What a bizarre thread. It's like all the Truthers jumped in here like passengers rushing to the last lifeboat, as the Truth Movement turns turtle.
I noted just yesterday -- oh, six pages ago -- that Dr. Jones's own data proves the stuff is not
thermite. I don't know what it is (I still maintain it is probably paint), but it for sure isn't thermite.
Others have found two of these features already. There are more. Give it a look, and we can compile a nice, short list.
Also, to metamars
, I approve of your attempt to quantify the problem. I don't agree with your numbers, but you are trying to do the right thing and I wish others would react accordingly rather than just light you up for it.
If you want to redo those calculations, there's two things to keep in mind: (1) The thickness proposed by Dr. Jones is roughly 20 microns, no more than that; and (2) a coating over the surface of the steel cannot be focused onto a 1/4 kg section of the steel. The latter assumption is the source of your 2% mass-fraction estimate, and it's a bad assumption.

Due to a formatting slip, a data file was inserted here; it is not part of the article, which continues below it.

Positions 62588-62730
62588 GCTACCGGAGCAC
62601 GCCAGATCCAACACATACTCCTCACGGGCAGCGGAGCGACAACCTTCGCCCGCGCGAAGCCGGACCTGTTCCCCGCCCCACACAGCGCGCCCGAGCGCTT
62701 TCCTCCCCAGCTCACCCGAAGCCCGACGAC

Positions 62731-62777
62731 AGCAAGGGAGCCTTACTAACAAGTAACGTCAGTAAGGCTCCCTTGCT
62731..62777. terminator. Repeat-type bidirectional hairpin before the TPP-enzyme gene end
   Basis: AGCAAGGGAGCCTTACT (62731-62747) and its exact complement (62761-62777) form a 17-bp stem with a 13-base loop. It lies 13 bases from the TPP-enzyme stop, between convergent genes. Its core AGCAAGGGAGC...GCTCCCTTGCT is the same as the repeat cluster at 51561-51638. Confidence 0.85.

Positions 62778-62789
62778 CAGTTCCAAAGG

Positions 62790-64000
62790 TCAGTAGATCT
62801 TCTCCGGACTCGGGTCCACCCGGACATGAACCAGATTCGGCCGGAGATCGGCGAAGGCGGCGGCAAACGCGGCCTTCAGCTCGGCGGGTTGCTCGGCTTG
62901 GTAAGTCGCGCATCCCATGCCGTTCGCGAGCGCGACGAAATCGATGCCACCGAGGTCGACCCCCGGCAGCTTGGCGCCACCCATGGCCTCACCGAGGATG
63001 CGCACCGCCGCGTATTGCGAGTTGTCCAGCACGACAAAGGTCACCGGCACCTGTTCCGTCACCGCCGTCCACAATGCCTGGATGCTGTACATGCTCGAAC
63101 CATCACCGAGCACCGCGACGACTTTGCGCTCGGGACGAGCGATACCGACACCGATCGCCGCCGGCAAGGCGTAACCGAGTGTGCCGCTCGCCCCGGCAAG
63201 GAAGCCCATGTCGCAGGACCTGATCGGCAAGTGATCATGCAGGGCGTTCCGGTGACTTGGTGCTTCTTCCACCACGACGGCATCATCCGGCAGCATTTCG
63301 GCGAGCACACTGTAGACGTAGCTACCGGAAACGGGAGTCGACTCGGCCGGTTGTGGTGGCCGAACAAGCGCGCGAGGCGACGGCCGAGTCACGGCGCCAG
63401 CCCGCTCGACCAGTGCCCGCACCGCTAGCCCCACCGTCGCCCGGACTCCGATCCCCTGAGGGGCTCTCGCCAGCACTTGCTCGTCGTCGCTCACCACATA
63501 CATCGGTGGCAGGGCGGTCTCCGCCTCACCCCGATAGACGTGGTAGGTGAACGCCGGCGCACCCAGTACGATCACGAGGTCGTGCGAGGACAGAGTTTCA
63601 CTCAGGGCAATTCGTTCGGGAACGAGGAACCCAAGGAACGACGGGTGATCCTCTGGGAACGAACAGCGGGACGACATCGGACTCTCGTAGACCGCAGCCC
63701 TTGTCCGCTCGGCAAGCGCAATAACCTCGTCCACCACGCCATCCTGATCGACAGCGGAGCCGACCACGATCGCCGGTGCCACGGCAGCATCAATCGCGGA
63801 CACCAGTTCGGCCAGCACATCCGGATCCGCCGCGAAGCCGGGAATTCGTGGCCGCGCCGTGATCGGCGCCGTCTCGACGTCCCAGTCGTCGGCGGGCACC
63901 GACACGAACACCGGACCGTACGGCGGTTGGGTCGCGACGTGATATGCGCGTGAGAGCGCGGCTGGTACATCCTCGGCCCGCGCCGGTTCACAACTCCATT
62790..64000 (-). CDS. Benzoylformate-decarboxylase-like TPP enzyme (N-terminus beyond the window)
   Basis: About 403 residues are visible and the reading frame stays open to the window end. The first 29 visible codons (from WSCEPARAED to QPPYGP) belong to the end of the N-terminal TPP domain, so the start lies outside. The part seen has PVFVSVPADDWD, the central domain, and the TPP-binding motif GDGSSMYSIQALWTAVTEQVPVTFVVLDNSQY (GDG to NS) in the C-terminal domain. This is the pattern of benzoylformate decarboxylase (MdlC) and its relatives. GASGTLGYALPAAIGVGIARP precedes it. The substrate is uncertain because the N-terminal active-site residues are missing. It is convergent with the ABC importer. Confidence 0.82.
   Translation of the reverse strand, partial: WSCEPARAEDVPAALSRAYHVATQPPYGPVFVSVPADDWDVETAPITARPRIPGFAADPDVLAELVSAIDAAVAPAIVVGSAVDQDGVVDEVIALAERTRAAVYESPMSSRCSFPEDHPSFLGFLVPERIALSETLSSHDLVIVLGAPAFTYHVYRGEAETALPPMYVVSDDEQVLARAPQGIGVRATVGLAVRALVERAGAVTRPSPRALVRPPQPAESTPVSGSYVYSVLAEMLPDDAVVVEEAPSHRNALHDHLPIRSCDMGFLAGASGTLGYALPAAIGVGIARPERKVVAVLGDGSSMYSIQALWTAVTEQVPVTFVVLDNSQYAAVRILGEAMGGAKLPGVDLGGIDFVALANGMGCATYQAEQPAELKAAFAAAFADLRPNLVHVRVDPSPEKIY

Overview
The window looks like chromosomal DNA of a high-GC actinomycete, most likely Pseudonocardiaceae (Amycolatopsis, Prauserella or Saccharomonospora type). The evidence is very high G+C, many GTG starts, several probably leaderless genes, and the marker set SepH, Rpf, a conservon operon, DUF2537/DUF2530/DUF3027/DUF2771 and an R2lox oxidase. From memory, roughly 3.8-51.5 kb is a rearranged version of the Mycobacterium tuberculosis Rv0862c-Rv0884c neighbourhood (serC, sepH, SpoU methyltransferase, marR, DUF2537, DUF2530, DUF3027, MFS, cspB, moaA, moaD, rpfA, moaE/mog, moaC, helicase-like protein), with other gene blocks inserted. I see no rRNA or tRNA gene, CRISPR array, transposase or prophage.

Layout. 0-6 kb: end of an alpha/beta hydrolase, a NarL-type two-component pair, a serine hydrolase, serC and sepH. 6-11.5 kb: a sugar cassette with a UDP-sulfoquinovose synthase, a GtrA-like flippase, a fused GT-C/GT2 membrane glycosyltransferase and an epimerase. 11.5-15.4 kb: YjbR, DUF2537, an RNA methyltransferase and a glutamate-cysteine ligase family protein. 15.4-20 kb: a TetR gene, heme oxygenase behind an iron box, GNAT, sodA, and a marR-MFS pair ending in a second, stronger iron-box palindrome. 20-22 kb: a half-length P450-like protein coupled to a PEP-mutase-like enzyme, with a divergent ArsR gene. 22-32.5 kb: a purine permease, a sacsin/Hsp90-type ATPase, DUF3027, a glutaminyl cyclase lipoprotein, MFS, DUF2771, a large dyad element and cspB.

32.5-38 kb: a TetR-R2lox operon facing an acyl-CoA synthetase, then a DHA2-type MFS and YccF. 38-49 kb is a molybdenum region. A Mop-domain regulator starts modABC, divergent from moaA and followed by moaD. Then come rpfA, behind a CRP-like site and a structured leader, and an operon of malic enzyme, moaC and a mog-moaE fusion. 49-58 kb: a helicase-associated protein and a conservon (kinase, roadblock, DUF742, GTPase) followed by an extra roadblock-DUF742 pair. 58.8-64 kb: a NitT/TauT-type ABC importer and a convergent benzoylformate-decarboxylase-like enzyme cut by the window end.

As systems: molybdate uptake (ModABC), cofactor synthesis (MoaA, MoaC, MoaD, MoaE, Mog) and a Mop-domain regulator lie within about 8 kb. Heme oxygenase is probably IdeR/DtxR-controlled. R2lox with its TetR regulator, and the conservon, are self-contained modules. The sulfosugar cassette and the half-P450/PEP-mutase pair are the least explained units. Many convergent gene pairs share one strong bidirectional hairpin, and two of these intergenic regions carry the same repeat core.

Running my own rough numbers, if we assume the most vulnerable of all columns -- a minumum thickness perimeter column, which is a box column 356 mm on a side and 6.35 mm (0.25 in) thick -- consider a 20 micron coating of the nanodoubletalk put onto all sides, which is impossible, but let's go with the worst case. The alleged nanostuff has an energy content of about 7 kJ/g (using the highest of his WILDLY varying four samples), and assuming thermite has a specific gravity of about 4, means 28 kJ/cm3
The total amount of "film" would be 4 x 356 mm x 0.020 mm = 28.48 mm2
per unit length, or 28.48 cm3
per meter of column, with an energy content of 797 KJ per meter of column.
The column, in contrast, has 4 x 356 mm x 6.35 mm of steel per meter, or 9042 mm2
per unit length, or 9042 cm3
per meter of column. At 7.85 g/cm3
this means the column mass is 71 kg/meter.
Steel heat capacity is roughly 460 J / (kg K). So the nanocrap would heat the steel column by (797 kJ/meter) / [(460 J / kg K) (71 kg/meter)] = 24 Kelvins, or 24o
Again, this is the optimal case -- thinnest and weakest column, total application on all four sides, most optimistic energy content estimate, and 100% efficiency in applying heat to steel. From this, we reason that in order to be effective, we need at least 16 times the thickness to have any useful effect even on the weakest of columns, even with utterly reliable and efficient ignition and adherence to the column while burning.
There are no such samples to be found. Paper's full of crap. QED.